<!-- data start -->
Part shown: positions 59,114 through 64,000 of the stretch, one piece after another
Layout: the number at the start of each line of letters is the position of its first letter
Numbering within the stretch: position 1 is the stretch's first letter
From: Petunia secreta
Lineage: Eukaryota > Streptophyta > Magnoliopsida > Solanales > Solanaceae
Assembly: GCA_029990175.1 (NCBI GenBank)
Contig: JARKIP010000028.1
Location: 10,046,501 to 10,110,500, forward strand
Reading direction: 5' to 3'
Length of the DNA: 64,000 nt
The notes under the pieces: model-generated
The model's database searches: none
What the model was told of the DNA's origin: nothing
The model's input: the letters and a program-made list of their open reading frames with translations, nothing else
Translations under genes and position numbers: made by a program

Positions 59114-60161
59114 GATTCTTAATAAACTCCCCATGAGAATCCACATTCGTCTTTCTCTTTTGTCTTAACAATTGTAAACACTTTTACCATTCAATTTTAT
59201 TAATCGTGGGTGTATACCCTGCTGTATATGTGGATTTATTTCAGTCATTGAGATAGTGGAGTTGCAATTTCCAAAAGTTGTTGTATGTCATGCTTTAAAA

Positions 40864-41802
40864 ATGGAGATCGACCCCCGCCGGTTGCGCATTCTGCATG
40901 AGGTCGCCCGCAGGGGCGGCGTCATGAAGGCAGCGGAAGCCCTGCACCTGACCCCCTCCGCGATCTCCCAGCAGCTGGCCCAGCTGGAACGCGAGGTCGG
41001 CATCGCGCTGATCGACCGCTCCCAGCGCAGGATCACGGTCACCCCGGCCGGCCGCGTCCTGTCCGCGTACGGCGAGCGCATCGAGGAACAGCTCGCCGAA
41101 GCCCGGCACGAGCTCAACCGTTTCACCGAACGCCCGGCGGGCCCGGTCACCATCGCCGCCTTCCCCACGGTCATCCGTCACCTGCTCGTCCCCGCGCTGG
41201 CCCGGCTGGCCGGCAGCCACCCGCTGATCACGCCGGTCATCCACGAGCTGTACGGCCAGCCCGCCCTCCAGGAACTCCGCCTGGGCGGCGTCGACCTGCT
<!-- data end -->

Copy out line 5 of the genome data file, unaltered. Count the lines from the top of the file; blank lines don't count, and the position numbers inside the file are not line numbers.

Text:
Lineage: Eukaryota > Streptophyta > Magnoliopsida > Solanales > Solanaceae